Monday, April 5, 2010

When Carl Asked "The Question" To The Pastor's Wife

Our pastor's wife was the epitome of grace and dignity. She was the unofficial standard of decorum in a rather unconventional congregation. Our church was located in the Guyandotte section of Huntington. Guyandotte was named for the river whose headwaters begin in the mountains of southern West Virginia and empties into the Ohio, just across from Proctorville, OH. It was a settled community before Poage's Landing (which later became Huntington) extended it's borders to include the old town. There had been a skirmish there during the Civil War, and the territory changed hands between the Union and the confederacy several times.

By the late 1950's and early 60's Guyandotte was best known for it's bars, gamblers, bootleggers, ladies of the evening and other colorful characters. Into that mission field, Carl and LaVerne Vallance came to serve the congregation of Thomas Memorial Free Will Baptist Church. Mrs. Vallance served as the "first lady" of the church for over 26 years. She was a wonderful example of grace and purity for all the young ladies there, and was loved by all of the older ladies as well.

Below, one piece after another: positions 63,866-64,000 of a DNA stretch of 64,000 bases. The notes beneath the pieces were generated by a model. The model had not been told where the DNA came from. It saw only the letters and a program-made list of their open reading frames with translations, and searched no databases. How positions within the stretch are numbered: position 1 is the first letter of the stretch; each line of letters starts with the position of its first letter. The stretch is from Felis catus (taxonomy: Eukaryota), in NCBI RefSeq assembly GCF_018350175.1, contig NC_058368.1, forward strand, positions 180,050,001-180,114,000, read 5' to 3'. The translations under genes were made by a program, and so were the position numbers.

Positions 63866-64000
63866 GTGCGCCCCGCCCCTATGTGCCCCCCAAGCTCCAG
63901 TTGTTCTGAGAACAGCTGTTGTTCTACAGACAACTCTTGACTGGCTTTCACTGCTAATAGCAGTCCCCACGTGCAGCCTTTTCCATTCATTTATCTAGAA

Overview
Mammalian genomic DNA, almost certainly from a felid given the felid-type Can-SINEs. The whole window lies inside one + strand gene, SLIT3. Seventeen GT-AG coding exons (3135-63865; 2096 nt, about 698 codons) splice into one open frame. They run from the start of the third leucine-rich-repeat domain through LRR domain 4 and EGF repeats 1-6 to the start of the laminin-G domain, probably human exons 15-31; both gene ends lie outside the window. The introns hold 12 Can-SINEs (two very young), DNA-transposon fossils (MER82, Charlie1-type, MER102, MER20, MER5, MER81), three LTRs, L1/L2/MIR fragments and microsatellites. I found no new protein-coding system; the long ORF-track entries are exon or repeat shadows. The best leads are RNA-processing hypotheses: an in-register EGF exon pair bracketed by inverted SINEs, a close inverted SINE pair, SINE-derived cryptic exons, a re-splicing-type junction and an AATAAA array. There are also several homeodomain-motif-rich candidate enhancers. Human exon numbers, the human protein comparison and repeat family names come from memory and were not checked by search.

Our family was closely linked to the Vallances, from the late 1940's when Dad and Pastor Vallance were both beginning their respective ministries in the coal mining country of Logan County. When we moved to Huntington in 1952, Brother and Sister Vallance had already taken up residence in Guyandotte, so it was natural that our family settled into Thomas Memorial Church. Dad eventually served for several years as Assistant Pastor at the church, and he and Brother Vallance often travelled together, preaching in revival meetings, homecomings, or conference meetings. Dad thought so much of his colleague, that he named our youngest brother, Carl, in the pastor's honor.

The Vallances always liked little Carl. Their own sons were already out of high school by 1965 and Carl was their little darling. His special status, however, was seriously, although only temporarily, damaged when the five year old boy asked Sister Vallance "The Question".

She was talking to several of the older ladies just after Sunday morning services had concluded on this particular Lord's Day. My little brother approached the pastor's wife and began to tug gently on her stylish blazer.

"LaVerne! ... LaVerne!... LaVerne!"

Somewhat agitated, she looked down and said impatiently, "What is it, Carl?"

"Does your underwear have holes in it?" he queried.

Sister Vallance was aghast! With every ounce of her righteous indignation, she scolded the lad for asking such an impertinent and improper question. Yet he pressed on.

"Well, does it?"

"It most certainly does not!" she huffed.

"Well", he replied innocently, "How do you get your legs through?"

The laughter could be heard in the parking lot!

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